By Thilo Graf
This pdf from Clockwork Gnome Publishing is 22 pages long, 1 page front cover, 1 page back cover, 1 page editorial, 1 page SRD, leaving 18 pages of content – for the low price a nice deal!
After one page of aptly-written IC-introduction to the realms of fairy we are introduced to a general 5-page overview of Faerie and what its lords and dominions are about: Basically, the realm of the fey is a demi-plane-like conglomeration of parallel mini-planes that exist and partially overlap the prime material plane, resulting in paths that might teleport you to Faerie.
The next section of the book contains the fey and they are presented in an interesting format: We get one page IC-text, 1 page stat-block and rules and 1 page artwork.
The first fey you’ll get is the Faerie Seer, a rather uncommon choice for a fey creature: At least I personally associate seers more with divine/oracleish/Norn-like figures. Befitting of its role, a faerie seer has a plethora of divination spell-like abilities and a cool aura: Being able to see the strands of time, any attack against the seers has to be rolled twice, the worse result counting. Thus, the creature has the unique ability I expect from a given monster book. Nice.
Next up is the Harvest Haunt, a tiny fey that can blight via an negative-energy instilled touch (sans being evil, mind you!) and surround themselves via a complacency aura that might prove disastrous for farmers. This tiny critter really intrigued me, as its potential for creating/threatening some truly disturbing famine winters and potential adventure twists.
The third offering we get is the Spindler, a fey clothing merchants that is obsessed with his enchanted fabrics (coming with several sample clothings), who might well try to force his clothes upon his unwitting customers. While a cool comic relief creature or ok low-level adversary, this one felt rather goofy and does not offer much resistance or combat capabilities. If it had more, it might have made for a cool final low-level foe of an adventure circling around strange behaviors.
The final creature we get is the thin man, a fey that has lost one of his dimensions to the “nowhere” (detailed in the first section of the pdf) and subsequently can make for a very deadly assassin: After all, turning to the side, it practically becomes unperceivable and its blades can hit you and easily cut you to ribbons. Deadly, cool and vicious, the thin men mechanically do what one of my recurring villains in my homebrew does and offer for compelling killers, reaching the quality of the now legendary “Van RIchten’s Guide to the Shadow Fey”.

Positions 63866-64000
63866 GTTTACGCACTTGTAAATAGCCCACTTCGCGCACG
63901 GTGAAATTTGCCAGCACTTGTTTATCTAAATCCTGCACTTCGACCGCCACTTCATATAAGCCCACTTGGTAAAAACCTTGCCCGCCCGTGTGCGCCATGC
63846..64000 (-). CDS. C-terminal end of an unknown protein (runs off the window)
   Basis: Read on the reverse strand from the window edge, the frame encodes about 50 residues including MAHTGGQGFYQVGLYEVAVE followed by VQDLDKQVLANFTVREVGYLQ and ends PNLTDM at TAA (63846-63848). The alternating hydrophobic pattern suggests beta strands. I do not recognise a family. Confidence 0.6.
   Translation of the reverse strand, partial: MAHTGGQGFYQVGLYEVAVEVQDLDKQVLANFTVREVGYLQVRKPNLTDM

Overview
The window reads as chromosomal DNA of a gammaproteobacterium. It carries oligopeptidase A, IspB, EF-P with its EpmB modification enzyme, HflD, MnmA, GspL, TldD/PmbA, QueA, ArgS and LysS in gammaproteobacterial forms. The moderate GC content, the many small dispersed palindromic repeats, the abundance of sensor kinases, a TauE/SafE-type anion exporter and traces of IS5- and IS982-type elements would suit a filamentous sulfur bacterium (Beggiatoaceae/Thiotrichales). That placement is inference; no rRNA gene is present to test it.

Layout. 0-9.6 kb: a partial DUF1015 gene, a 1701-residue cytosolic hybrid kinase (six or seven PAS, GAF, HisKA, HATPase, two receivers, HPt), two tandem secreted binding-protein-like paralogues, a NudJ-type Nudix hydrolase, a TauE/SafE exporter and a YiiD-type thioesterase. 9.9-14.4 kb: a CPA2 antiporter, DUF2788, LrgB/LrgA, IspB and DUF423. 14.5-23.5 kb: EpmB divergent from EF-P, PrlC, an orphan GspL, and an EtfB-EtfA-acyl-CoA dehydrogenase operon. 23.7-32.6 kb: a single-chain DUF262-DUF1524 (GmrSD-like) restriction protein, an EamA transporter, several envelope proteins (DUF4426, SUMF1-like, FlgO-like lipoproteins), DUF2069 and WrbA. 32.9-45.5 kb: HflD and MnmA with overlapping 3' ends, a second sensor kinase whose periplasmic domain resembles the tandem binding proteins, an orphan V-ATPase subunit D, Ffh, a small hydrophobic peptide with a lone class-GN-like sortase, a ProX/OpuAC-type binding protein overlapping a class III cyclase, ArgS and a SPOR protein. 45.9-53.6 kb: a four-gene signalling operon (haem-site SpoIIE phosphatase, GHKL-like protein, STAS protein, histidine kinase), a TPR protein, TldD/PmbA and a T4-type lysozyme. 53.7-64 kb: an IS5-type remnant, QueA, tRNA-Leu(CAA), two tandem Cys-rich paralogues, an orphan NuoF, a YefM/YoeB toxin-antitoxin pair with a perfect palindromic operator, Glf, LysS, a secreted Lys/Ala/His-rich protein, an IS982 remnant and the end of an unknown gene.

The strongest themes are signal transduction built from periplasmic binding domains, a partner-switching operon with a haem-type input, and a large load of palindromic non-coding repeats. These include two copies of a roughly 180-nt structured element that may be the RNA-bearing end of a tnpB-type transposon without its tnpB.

Formatting is top-notch and layout adheres to the two-column standard. However, you should know that, while the book and the artwork is b/w, the layout contains blue elements and one of the artworks is full colour, to be precise, the one that visualizes the relationship between material and fey realm. Editing is also top-notch, I didn’t notice any glitches. The critters per se are high quality and can be defined as weird with a capital “w” – which is fine and just what I like and expect from fey. However, I didn’t care too much for the first section detailing the fey realms, as ZSP’s “Along the twisted Path: Prelude” is simply the superior file with regards to being an introduction to the fey realms. I have one bone to pick with this book, though: The artworks. While the regular artworks are nice, the fey artworks all take up a whole page. This would be great if the artworks rocked. To be blunt, they don’t. I know that art is expensive, but some of the pictures (especially the thin man and the harvest haunt) made me CRINGE. I honestly think the pdf would have been better off without them and the other two critter-artworks felt uninspired and not particularly fey. Less would have, at least in my opinion, been more here and would have made it easier to print out the book. The pdf is bookmarked, which is nice. What’s my final verdict, then? The production values are high and the creatures original, but 4 fey are not too much and there is some fierce and excellent competition out there regarding fey. However, all of the fey get some individual abilities and the thin men are supremely creepy. My final verdict will be 3.5 stars, rounded down to 3 due to the cringeworthy artwork.
Finwicket’s Bestiary – Along the Faerie Path is available from: